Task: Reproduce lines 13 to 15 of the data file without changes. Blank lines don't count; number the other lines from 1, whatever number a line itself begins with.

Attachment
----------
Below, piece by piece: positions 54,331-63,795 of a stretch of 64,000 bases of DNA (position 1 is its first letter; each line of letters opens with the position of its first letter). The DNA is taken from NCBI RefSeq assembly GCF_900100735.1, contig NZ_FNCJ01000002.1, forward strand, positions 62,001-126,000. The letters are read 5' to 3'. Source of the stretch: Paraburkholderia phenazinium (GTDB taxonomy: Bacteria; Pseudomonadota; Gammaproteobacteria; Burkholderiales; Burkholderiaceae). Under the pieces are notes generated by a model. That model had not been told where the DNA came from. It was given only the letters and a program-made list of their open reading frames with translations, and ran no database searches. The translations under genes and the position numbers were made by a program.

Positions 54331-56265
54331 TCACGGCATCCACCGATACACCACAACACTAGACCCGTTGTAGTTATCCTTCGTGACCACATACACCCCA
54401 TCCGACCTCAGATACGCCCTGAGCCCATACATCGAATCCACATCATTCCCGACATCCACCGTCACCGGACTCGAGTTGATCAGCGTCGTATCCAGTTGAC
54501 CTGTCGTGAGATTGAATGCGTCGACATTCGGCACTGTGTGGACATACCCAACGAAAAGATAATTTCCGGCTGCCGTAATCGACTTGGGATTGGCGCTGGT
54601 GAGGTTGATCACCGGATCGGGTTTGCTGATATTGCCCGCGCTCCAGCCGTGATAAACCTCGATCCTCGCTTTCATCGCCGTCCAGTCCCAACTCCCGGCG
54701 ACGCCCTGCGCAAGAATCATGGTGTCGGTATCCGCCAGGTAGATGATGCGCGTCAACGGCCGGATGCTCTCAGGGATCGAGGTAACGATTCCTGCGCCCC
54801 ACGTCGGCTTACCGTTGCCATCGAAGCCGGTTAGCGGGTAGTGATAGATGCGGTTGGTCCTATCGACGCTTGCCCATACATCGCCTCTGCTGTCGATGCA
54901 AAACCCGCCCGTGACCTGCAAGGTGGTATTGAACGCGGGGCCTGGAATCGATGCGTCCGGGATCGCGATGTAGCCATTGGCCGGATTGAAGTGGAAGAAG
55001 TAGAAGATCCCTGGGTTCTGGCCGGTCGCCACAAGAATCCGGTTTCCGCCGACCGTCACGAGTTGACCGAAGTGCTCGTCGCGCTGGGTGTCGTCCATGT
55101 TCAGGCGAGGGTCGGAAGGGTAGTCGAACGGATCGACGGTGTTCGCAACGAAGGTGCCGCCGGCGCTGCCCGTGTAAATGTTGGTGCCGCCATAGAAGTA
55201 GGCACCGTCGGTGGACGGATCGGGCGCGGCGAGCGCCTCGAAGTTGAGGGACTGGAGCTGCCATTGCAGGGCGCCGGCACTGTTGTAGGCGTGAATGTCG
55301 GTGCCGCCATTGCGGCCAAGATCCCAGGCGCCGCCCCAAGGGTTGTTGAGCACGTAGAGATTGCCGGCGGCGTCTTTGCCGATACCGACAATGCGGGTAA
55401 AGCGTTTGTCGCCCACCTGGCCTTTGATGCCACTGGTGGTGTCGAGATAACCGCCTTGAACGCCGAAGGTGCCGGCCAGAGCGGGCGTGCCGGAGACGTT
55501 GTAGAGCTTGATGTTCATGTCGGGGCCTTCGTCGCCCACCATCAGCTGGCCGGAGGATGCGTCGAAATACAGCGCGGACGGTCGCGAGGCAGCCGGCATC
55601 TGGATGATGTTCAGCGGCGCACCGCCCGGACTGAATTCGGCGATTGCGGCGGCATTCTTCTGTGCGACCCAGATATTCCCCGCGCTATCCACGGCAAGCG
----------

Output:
55301 GTGCCGCCATTGCGGCCAAGATCCCAGGCGCCGCCCCAAGGGTTGTTGAGCACGTAGAGATTGCCGGCGGCGTCTTTGCCGATACCGACAATGCGGGTAA
55401 AGCGTTTGTCGCCCACCTGGCCTTTGATGCCACTGGTGGTGTCGAGATAACCGCCTTGAACGCCGAAGGTGCCGGCCAGAGCGGGCGTGCCGGAGACGTT
55501 GTAGAGCTTGATGTTCATGTCGGGGCCTTCGTCGCCCACCATCAGCTGGCCGGAGGATGCGTCGAAATACAGCGCGGACGGTCGCGAGGCAGCCGGCATC